Getting Spirited Away by Symbolic Meaning of Halloween
There is more to the symbolic meaning of Halloween than how much candy we get at the end of the night. It is a sacred holiday that originated from some very cool ancient folks. Before the days of grocery stores, people had to provide for themselves. Halloween is a time of harvesting those provisions, and celebrating the bounty of the earth.
Have you ever been taken up with the feeling of electric excitement, but you don’t know why? Ever been consumed by prickles of exuberant anticipation – but not sure about what? You just know something incredible is right around the corner.
For me, the meaning of Halloween brings about all these sensations. This time of year, there is magic crouched behind every frosty pumpkin, delicious anticipation waiting in every bite of fresh baked apple pie, and crazy delight dancing in the heart of every costumed child.
In other words, I heart Halloween – bigtime.
The whole month of October lends itself to the theme of potential because it’s a month of transition. Climates change, winds shift, leaves on trees begin their metamorphosis and days grow discernibly shorter.
I’m a transition-junkie, so this time of year launches me into a state of anticipation and complete wonder.
That prevalent awe is enhanced by the underlying themes and symbolic meaning of Halloween, which comes primarily from ancient European peoples whose lives were intimately connected with the earth, nature and the seasons. We’re talking mostly about pagans.
Now, this is a no-freak-out-zone, so don’t blow a gasket over the word ‘pagan.’ If you don’t already know its true meaning, the, core translation of ‘pagan’ is: country folk. Pretty simple. Not scary. Not weird or funky at all.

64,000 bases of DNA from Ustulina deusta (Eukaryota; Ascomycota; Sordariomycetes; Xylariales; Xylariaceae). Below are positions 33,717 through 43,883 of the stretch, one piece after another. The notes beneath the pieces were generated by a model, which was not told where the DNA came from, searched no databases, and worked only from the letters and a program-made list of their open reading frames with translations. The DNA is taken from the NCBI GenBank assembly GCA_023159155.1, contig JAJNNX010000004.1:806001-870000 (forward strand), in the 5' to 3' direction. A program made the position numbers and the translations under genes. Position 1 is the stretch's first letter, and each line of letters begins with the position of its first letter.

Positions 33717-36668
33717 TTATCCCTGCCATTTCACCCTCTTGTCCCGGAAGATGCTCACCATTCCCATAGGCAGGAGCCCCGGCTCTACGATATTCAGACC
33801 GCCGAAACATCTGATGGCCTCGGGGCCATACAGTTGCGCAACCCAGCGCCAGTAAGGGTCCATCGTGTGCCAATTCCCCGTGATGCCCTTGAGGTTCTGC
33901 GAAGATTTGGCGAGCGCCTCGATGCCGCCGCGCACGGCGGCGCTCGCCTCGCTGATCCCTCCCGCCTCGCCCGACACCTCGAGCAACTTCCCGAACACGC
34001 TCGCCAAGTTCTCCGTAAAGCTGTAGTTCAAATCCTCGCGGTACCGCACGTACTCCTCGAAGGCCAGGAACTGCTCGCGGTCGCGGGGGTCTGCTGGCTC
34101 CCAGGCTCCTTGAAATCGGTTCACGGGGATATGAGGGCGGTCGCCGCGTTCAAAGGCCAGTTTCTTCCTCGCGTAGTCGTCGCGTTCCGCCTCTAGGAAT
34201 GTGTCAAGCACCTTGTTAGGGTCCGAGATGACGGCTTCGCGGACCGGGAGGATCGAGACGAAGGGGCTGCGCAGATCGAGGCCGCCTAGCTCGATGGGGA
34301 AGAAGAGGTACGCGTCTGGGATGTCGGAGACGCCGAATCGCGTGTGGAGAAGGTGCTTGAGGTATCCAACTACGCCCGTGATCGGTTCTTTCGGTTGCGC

So, country folk, or pagans such as ancient Celts, Picts, etc. held certain beliefs and traditions about Halloween. Or, in their day, Halloween was referred to as Samhain. To further the point of this time being a moment of transition, the word Samhain means”summers end.”
Past experience showed these country folk of the old days that this time of year was not to be fooled around with. It meant there were big changes ahead regarding weather, provisions, and lifestyle. It was a time to contemplate what was coming ahead, and prepare for the worst. So, specific steps were taken to insure survival through the winter.
Warring tribes put down their weapons and halted disputes until the Spring. Grains, herbs, veggies and such were harvested and preserved. Cows, goats and pigs here slaughtered and also preserved. In other words, this time of year was all about hustle-bustle, boogie, and shuffle. All this hustle was meant to insure survival through the winter. Even still, this time of year required a great deal of faith for these colorful, ancient folks.
Why? Because this time of year, particularly around Samhain (Halloween) – October 31st – implied a lot of unknowns. Would there be enough meat to last the winter? What if the winter was longer than usual, and provisions run out? What if a sickness runs through the clan, and there aren’t enough dried herbs to cure everybody through the winter? Lots of question marks there.
So, you can see this was literally a time to face life-and-death issues. But our olde time country folk faced the unknown with bold, ballsy, brassiness.
Some examples of this bad-as* pagan attitude towards the scary unknowns in the future are as follows:
Some Traditions Tied to Samhain or Symbolic Meaning of Halloween
♦ Come on baby, light my fire!
Epic bonfires were lit on Samhain. This is partly to cook the fresh meats slaughtered during harvest time. Another reason for the massive fire was to thwart off the darkness. It was the country folk way of thumbing their noses at the coming darkness of winter. Samhain marked the beginning of a new year in the pagan calendar. So another purpose of the bonfire was to honor the new year – kind of like modern-day fireworks going off on New Year’s eve.
♦ What’s your offer?
The Old Ways of ancient country folk were extremely respectful of things unseen. Spirits, sprites, fairies, brownies…essentially energies that walk among us, but aren’t always recognized. Because Samhain was the darkest day of the year, it makes sense these ‘shadow beings’ had more power on this day than any other. So, with the approaching darkness, people paid tribute to all things in the shadow-realms. This meant giving offerings to spirits, fairies and other nature energies. This was partly to appease them. Why? Because if you don’t play nice, the spirits might put a pox on your pigs or a plague on your potatoes! Offerings were typically portions of the best grain, best cuts of meat, mead, herbs, oils…basically all the goodie goods that would make anybody super-happy.